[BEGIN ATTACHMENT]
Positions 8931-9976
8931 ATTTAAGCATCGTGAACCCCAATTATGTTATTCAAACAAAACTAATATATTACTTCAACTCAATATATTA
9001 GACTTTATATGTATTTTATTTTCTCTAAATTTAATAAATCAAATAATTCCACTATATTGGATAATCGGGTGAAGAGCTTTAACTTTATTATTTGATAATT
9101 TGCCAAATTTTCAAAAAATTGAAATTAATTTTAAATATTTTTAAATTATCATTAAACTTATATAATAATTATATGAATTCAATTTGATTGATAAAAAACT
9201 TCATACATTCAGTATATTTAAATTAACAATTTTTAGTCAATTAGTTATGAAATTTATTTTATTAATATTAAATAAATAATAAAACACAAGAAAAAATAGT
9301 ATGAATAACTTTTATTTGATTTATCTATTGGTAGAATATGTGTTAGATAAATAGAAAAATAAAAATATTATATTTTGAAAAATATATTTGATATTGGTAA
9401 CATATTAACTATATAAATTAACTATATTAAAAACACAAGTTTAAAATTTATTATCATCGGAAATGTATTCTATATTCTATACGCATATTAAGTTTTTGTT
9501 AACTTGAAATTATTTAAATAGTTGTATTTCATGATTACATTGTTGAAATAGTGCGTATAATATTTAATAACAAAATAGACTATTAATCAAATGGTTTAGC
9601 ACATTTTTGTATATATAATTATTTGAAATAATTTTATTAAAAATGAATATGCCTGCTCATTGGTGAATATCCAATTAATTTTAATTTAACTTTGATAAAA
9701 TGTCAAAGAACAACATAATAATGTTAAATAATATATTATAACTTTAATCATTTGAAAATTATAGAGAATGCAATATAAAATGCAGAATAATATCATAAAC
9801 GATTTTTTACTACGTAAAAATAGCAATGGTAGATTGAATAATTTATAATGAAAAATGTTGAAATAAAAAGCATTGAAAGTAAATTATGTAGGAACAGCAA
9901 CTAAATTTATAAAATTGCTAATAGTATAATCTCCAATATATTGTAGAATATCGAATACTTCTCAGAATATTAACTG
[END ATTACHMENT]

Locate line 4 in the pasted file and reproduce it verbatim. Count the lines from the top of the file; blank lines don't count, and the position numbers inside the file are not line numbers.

9101 TGCCAAATTTTCAAAAAATTGAAATTAATTTTAAATATTTTTAAATTATCATTAAACTTATATAATAATTATATGAATTCAATTTGATTGATAAAAAACT